Wednesday, October 1, 2014

A short journey to Ithaca New York

Abby's 21st birthday seemed like  the prime opportunity for my first visit to her new home turf.  The calendar window was open.  It is my observation that visits between parents and children are best when they are short and sweet.  Longer than a few days and old patterns begin to emerge. "Leave them wanting more" seems to be the best policy.  So I left Friday at noon so as to arrive about the time Abby was getting off from work Friday night.  I would leave Monday morning so I would arrive home in time for a good night's sleep before my early Tuesday morning chemo appointment.

Looking at a US map and drawing a straight line seems to indicate that the obvious way to go is cutting through Canada at Port Huron and back into the US at the Niagara Falls.  So armed with GPS, a passport and audio books I set out on the 9.5-10 hour solo drive.  In the past, I've discovered that suspense stories are great for maintaining alertness so I picked out a Stephen King book containing 4 novellas as my first choice.  I estimated this could take me through both legs of the trip.

Arriving at Port Huron, there was only a moderate wait at the border.  Soon I was on my way. calculating Kilometer conversion on my speedometer.  Turns out that it was not really necessary because there was a lot of traffic and highway speed was a given.  I noted that Canadian drivers were  more aggressive drivers and was rather surprised at how many times someone cut into the safety gap in front of me.  Driving really slowed down around the last southern leg along side the western tip of Lake Ontario.  I watched the arrival time on the GPS slip later and later all the way to Niagara Falls.  At this border crossing, the border guard looked incredulously at my passport picture and asked for a second ID.  My driver's license picture, like my passport picture is chubby and hairy (pre-cancer) and so I had to resort to the chemo story this time (and both border crossings on the way home).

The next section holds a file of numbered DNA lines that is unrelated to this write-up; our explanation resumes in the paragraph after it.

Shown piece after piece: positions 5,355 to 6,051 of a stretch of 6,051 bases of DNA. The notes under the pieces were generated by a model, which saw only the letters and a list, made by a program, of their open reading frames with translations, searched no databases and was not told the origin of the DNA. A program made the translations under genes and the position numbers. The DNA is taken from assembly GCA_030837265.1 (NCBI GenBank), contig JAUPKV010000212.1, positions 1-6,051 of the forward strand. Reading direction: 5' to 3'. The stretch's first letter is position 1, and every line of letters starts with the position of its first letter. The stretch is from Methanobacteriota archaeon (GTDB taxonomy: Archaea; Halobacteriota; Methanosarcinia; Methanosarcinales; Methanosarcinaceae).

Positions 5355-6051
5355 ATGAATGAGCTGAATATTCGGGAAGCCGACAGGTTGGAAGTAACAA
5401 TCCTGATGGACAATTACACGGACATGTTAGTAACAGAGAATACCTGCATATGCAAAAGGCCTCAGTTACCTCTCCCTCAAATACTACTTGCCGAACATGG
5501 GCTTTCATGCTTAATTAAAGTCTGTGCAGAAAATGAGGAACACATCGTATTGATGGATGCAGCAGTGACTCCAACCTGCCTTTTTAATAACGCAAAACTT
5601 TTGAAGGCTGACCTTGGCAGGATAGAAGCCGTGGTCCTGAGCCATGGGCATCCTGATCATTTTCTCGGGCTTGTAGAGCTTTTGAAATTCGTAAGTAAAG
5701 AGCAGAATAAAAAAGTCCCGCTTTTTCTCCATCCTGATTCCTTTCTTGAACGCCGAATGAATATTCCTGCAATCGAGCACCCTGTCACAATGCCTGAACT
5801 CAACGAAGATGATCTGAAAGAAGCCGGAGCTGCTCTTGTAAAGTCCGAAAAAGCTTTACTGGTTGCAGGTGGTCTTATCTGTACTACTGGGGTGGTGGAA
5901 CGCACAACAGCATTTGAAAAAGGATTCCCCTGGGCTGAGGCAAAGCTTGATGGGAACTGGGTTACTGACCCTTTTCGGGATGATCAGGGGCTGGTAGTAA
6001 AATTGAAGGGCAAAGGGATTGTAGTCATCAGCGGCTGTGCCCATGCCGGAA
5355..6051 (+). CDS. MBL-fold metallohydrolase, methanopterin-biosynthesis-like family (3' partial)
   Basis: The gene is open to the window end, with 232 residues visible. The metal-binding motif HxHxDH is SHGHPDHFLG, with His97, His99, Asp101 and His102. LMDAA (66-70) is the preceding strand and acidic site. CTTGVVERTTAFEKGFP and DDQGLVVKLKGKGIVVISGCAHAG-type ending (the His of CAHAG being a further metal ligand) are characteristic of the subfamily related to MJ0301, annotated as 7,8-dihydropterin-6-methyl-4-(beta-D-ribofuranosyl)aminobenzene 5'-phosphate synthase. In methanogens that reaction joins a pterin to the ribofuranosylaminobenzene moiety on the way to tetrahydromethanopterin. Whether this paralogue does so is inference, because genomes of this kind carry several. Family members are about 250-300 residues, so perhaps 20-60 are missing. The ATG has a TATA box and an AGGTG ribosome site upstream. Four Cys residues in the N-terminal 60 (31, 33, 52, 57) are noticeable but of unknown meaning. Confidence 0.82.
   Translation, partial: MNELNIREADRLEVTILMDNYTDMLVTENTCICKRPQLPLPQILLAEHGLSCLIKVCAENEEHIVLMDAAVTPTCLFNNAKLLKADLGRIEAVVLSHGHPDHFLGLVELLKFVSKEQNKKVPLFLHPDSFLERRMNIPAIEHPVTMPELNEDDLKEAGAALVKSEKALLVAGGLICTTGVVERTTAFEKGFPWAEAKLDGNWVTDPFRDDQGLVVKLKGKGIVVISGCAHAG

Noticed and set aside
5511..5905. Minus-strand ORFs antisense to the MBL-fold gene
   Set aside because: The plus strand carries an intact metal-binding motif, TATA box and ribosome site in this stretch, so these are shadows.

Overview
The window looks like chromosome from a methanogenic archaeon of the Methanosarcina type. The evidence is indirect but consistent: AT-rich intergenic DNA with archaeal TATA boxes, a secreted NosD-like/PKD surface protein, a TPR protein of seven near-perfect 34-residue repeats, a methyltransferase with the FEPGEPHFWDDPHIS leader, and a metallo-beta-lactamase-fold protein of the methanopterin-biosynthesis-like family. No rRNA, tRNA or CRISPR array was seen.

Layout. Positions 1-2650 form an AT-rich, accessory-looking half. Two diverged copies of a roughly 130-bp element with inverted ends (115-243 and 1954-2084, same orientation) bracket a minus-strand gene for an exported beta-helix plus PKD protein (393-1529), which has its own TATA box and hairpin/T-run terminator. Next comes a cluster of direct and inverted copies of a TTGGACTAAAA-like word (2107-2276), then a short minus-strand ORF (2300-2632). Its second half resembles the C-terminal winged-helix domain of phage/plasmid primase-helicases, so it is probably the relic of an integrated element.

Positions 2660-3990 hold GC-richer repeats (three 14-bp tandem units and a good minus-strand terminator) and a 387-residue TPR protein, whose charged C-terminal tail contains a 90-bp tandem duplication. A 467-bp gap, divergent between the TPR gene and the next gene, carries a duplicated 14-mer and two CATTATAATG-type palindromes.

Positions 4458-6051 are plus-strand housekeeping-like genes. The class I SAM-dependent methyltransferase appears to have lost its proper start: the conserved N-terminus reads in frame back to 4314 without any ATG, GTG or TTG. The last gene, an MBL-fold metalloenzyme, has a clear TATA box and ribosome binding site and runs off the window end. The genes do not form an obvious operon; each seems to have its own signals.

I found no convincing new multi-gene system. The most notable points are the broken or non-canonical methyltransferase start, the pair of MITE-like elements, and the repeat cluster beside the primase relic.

Current me on left, chubby passport Chuck on the right. Would you let this guy into your country?

The first New York leg at Buffalo is a straight shot toll road due east.  When I turned off, it was quite dark and the roads the rest of the way to Ithaca were winding rural pathways.  I would be quite lost relying on a map without a navigator sitting next to me.

GPS took me right to Abby's driveway.  It was a duplex and her landlords were having a bonfire party so there were cars everywhere.  But Abby had her own stub of a driveway on her side and it was a confort to see the Michigan license plate on her car and a gap to squeeze in my car right next to hers.

September 27, 2014
It was close to 10pm and and I was real tired but it was so great to be greeted by Abby and her cat Eloise.  After a little catching up, an apartment tour and general planning, I rolled out a sleeping bag on the couch. We started to watch a DVD but I was snoring within 15 minutes.  Eloise is clearly a great companion for Abby by the little traitor slept with me all three nights.  She's a little hard to see in the picture on the right because she is all black.